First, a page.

Tai chi has been around for over 700 years and is an ancient Chinese exercise that was originally developed as a form of self-defense or martial arts. Today, tai chi is most commonly used as an exercise that involves the connection of mind, body, and spirit. Breathing, visualization, and movement are used conjunctively to work the entire body at once. It is slow-motion, low-impact, and easy to learn, it can also be easily adapted to fit the needs of everyone from all fitness levels.
The philosophy behind tai chi can be compared to yin and yang – the belief that two opposing forces work in harmony within everything that exists. While research around the benefits of tai chi is ongoing, there have been many studies that support the benefits that it can have when practiced consistently.
What is tai chi and who can do it?
Tai chi is a very gentle form of exercise. As mentioned previously; it’s low-impact, slow-motion, and easy on the muscles and joints. Because of this, it’s excellent for everyone from young children to the elderly. Movements are typically performed in a circular motion, muscles are relaxed, and joints are not bent or extended uncomfortably.
Tai chi is an adaptable form of exercise so those who are confined to a wheelchair, or have other mobility issues are able to participate as well. The risk of falls for older adults is always a major concern, a study conducted in 2016 from the International Journal of Gerontology found that tai chi has a significant effect on reducing the risk of falls.
The integration of muscular, skeletal, and neural functions is what is believed to play a major role. Children who participate will experience the same benefits as adults, but it may also be exceptionally beneficial for children with sensory processing difficulties, motor planning deficits, and ADHD.
Tai Chi and Stress Relief
It is well known that exercise releases endorphins and is great for stress-relief, this is no different with tai chi. Supporters advocate that it promotes inner peace and tranquility and that it helps calm you both physically and mentally. The mental concentration and mind-body connection combined with breathing create a perfect state of relaxation and calmness. The inclusion of meditation gives researchers a reason to believe that tai chi may be superior to some other forms of exercise in terms of stress-relief. A randomized controlled trial from 2017 concluded that tai chi is a safe, and cost-effective alternative to exercise that reduces stress levels in healthy but stressed individuals. Additionally, a clinical review found that research results about tai chi and reduced severity of depression were consistently positive.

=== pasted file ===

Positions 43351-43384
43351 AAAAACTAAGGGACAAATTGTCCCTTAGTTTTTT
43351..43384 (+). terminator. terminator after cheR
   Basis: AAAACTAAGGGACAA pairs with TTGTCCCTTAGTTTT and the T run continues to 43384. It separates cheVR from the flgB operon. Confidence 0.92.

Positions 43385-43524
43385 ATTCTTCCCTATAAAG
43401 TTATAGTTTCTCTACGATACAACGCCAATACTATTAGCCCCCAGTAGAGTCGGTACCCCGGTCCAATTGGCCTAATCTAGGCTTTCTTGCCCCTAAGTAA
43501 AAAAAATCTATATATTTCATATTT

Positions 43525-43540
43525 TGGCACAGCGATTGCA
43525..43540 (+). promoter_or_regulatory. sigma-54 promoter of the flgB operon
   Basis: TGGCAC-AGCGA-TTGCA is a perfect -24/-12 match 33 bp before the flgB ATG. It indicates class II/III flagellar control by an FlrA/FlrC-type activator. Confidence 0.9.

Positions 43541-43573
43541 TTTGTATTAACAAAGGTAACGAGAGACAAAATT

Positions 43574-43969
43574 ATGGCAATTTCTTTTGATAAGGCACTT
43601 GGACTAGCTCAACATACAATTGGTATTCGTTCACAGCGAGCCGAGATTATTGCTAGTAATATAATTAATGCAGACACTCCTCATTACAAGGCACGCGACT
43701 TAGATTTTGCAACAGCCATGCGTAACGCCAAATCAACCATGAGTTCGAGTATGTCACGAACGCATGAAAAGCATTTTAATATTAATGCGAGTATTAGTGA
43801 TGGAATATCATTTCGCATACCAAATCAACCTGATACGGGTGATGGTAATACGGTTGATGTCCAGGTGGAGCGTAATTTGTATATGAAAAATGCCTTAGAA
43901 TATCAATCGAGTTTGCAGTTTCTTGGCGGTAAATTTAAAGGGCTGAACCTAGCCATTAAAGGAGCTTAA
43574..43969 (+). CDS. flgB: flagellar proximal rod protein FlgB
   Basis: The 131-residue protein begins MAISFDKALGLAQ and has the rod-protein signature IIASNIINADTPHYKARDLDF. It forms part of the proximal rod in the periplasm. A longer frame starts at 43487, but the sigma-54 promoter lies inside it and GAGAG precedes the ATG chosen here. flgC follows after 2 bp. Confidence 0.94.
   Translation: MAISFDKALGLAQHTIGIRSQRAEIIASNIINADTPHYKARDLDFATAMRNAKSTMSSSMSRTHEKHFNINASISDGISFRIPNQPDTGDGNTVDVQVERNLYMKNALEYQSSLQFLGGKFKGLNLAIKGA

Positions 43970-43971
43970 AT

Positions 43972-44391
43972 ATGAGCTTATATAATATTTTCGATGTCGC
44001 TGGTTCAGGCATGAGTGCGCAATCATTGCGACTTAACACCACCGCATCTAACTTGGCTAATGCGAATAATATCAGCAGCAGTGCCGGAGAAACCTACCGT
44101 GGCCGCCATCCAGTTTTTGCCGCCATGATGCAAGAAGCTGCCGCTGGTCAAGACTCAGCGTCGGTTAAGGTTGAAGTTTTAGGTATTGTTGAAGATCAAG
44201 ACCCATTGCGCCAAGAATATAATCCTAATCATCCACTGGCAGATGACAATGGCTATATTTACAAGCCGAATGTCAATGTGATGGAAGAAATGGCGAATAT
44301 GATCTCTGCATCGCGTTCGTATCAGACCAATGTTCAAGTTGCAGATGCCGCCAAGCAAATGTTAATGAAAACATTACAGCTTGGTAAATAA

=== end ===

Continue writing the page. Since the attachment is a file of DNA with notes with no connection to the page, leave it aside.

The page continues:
Tai Chi Promotes Weight Loss
The regular practice of tai chi has been found to result in weight loss. As many of us know, in order to lose fat you must burn a required amount of calories to keep yourself within a caloric deficit. Performing tai chi for only 15 minutes can burn approximately 70 calories, while this may not seem substantial, a little can go a long way and it’s a great way to add variety to your workout regime.
While it is not an effective form of exercise for accelerated fat loss, one study found that tai chi moderately reduced body weight and fat mass and improved waist circumference in participants. They tracked a group of adults who participated in tai chi for 45 minutes, five times a week for a total duration of 12 weeks. Participants made no additional lifestyle changes and lost a little over one pound by the end of the study. Alike to any other form of exercise and weight loss program, ensuring that you are maintaining a healthy diet will deliver the best results.
Tai Chi Improves Balance
Tai chi involves targeting leg strength, reflexes, and all other physical components required to stand upright and as a result of this, it improves balance. Everyone’s balance functions begin to deteriorate as they age, and some just naturally have poor balance regardless of age. Movements used in tai chi promote postural stability, range of motion and enhance spatial awareness. Acquiring the assistance of an instructor is highly recommended in order to ensure the proper execution of movements to see improvements in balance.